This Futuristic Flying Car Could Take Urban Transportation to New Heights
Meet “Volar,” a sleek futuristic flying car created by British startup Bellwether Industries that could change the future of urban transportation and make us feel like we’re living in a sci-fi movie! Designed for private owners as a replacement for cars, “Volar” would alleviate congestion and free up space for cyclists and pedestrians.
Also known as an “electric vertical takeoff and landing vehicle,” or eVTOL, the “Volar” prototype is a two-seater, but the startup’s true vision is a four-to-five-seater aircraft to accommodate families and serve as on-demand transportation – comparable to an Uber.
This revolutionary flying car would be able to pull off intra-city travels at an altitude of 3,000 feet (or 915 meters) with a speed of up to 135 miles per hour (or 220 kilometers per hour). It would be 10.5 feet wide (or 3.2 m) wide, which is significantly larger than a car. Its battery power would last for about 60 to 90 minutes. “Volar” doesn’t have a large wingspan or exposed blades, which makes it optimal for urban transportation. Instead, it has a hidden propulsion system featuring ducted fans.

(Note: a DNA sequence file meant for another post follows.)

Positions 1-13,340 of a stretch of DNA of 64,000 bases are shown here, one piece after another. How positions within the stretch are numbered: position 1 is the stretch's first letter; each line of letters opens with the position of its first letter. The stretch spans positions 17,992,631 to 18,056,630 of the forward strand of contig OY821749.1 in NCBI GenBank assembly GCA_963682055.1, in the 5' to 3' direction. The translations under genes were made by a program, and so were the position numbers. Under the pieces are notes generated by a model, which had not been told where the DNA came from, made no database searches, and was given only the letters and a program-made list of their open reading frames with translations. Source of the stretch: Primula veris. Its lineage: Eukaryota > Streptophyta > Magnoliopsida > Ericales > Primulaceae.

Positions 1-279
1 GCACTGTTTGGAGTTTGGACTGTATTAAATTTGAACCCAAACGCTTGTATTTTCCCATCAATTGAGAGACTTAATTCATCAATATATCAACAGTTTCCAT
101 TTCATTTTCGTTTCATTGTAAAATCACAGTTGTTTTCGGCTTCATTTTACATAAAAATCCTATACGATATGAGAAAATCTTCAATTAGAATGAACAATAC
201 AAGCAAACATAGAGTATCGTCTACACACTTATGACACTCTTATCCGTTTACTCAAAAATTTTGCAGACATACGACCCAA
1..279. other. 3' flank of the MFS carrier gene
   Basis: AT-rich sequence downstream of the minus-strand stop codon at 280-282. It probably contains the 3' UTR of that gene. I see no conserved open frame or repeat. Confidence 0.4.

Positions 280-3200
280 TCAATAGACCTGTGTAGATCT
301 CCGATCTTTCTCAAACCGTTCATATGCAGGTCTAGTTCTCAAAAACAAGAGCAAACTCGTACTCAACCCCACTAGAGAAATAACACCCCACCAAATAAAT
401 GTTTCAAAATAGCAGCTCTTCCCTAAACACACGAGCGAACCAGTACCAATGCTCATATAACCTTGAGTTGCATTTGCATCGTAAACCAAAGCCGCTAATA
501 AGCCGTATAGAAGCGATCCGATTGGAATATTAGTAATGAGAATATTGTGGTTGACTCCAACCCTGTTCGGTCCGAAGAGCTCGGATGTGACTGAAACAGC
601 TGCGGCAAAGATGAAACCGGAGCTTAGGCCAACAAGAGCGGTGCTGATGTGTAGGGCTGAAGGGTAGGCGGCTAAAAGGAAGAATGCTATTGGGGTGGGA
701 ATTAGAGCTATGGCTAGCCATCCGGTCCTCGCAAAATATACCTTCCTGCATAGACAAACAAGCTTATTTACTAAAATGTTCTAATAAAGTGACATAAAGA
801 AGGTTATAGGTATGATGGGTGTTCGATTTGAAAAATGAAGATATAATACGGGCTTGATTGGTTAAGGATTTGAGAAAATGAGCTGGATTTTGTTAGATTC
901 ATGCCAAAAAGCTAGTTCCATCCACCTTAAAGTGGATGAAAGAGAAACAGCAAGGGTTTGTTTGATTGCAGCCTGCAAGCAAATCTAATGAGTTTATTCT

This battery-powered beauty would take off and land vertically, just like helicopters. The goal is to have a maximum takeoff weight of 1,320 lbs. (or 600 kg). Considering that “Volar” wouldn’t need a runway, it could operate from rooftops, parking garages, or driveways. Not only would this lessen street traffic, but it wouldn’t contribute to CO2 emissions or other dangerous air pollutants.
Like a regular electric vehicle does on land, “Volar” would charge at dedicated charging stations. It also would reportedly “have to rely on a ‘comprehensive infrastructure and transport system’ to avoid falling out the sky” when it runs out of juice.
On January 12, a half-scale prototype of “Volar” embarked on its first untethered test flight in Dubai. This remote-controlled prototype named “Antelope” reached an altitude of 13 feet and a top speed of 25 miles per hour. Bellwether aims to have a full-scale prototype completed and tested by 2023. The final model is expected to hit the market in 2028 for on-demand transport and in 2030 for private ownership.
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